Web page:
In the United States, there are people who are born and raised here or have been here enough long time to acquire permanent residence or citizenship. These are assumed to have “natural” right to live in the U.S. and have many privileges in comparison with non-citizens or temporary residents, such as the “aliens”. The citizens or permanent residents can easily acquire jobs even if their skills are not as competitive as those who just landed in the U.S. and their the difference is applicable in medical insurance case as well. The trademark of graduating from a university in the U.S. is such a big thing, that sometimes it feels like the degree from GWU can break any doors easily regardless of the actual capacity and experience of the potential employee, which shows, at least for me, the fallacy of the system. The system that has been based upon pure capitalist understanding of who has power, s/he has the money or vice versa.
The other group of people are called “aliens” which refers to those who don’t have permanent residence and are here temporarily. I am still puzzled with the term “alien”, which is somehow a mystery word for me with abstract meaning hiding in it. I am not claiming or seeking some written and constitutional explanation for or justification of this word, that why it is used referring to the people who have no permanent residence in the country. When I filled out some documents upon my arrival in the U.S. noting that I am an “alien”, right from there I felt underprivileged, discriminated and marginalized if these words are enough to express the way it makes me see myself as an individual here. It rather, for me, demonstrates that there is a structure, which has established agencies in the U.S. that promote this idea of erecting sublime divisions between the so called “locals” and “outsiders”, which digs into the subconsciousness of people.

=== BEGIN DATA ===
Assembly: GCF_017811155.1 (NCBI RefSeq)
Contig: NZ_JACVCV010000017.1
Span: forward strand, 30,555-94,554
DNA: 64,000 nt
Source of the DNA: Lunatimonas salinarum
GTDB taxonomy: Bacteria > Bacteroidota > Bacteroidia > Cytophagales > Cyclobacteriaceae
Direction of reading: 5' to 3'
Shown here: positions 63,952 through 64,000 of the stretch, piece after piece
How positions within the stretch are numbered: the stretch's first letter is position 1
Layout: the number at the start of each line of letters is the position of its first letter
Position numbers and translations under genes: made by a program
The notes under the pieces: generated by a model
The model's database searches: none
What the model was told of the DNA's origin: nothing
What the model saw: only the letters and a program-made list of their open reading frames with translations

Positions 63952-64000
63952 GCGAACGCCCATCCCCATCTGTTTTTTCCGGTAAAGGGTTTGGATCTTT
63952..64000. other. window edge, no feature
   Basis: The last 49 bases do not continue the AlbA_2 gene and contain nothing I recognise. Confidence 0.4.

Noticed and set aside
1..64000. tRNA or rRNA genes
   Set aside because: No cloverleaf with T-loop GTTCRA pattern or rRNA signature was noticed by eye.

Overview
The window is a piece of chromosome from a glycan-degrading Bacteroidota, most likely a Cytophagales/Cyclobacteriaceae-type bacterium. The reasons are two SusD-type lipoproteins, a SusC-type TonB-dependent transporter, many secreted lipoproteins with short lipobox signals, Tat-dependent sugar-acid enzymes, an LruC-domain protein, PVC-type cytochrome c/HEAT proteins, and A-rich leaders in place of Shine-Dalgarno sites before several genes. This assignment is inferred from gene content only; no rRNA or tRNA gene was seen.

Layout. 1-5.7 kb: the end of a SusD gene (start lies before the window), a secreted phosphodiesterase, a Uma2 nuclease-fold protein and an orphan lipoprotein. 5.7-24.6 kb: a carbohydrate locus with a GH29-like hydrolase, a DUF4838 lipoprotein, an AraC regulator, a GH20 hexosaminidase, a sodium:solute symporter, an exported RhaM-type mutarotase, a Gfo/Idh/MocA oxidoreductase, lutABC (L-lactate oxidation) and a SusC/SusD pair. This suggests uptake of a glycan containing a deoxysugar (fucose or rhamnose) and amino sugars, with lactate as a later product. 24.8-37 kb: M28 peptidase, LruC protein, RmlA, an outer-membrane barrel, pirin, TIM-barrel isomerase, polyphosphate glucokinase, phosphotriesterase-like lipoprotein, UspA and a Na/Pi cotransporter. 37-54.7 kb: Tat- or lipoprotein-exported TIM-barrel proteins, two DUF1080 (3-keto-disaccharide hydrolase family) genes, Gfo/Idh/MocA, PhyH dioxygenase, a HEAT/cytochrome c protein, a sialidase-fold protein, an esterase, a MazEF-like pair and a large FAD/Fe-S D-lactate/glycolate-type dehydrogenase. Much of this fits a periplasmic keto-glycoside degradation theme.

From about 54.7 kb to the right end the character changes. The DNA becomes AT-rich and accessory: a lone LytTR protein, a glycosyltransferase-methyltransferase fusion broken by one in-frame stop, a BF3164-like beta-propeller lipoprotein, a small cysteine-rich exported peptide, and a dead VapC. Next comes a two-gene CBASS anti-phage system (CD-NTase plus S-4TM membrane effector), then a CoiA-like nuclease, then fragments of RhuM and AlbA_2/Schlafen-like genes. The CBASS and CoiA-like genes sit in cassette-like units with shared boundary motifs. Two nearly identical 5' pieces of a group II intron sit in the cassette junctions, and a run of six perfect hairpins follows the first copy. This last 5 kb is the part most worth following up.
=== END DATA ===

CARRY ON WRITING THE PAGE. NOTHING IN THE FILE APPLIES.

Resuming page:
The contradiction lies in the fact that constitutionally everybody is equal before the law, but when it comes to practicality of it, people are being treated in respect with being an alien or non-alien, right when they enter the country. The word itself is very demeaning because aliens are usually those who bring or will bring some apocalypse and end the world civilization. At least, the mainstream Hollywood movies have such scenarios where aliens are pictured as evil who are not reliable and the world is united to fight against them. Well, I think now it becomes very self-explanatory that what it alludes to when one is called an alien. In other words, the dilemma of “us” versus “them” is a rooted structural issue within the U.S. society although the fact remains there, that this country was established by the “aliens”.
Coming to this country does not necessarily make the opportunities equally accessible for those two groups of people mentioned above. The preferential treatment in everything is unavoidable in majority of the cases. The problem does not only lie in regards with the aliens, so even the division with the locals is obvious if you observe who is doing what type of jobs in Washington DC. One simple thing that I can share among many things that I have noticed: Friday and Saturdays when white Americans go to pubs and bars around after 11.00 pm in big groups (it can be observed on queues before the entrance doors of bars too), the black people or African Americans and Hispanics go home from work. It is not difficult to differentiate between tired and thoughtful faces of blacks versus happy and fun searching expressions of white youth across the streets.
The structure does not allow anything different to happen and the agencies conform to the demands of the structural issue of division and discrimination, which lies in the core of the system. That in turn produces opportunities destined specifically for different groups in the society. Or, the society produces people that can’t easily get out of the so-called “caste system” of belonging to one group or other for who only definite number of opportunities are available, pre-given or embedded upon.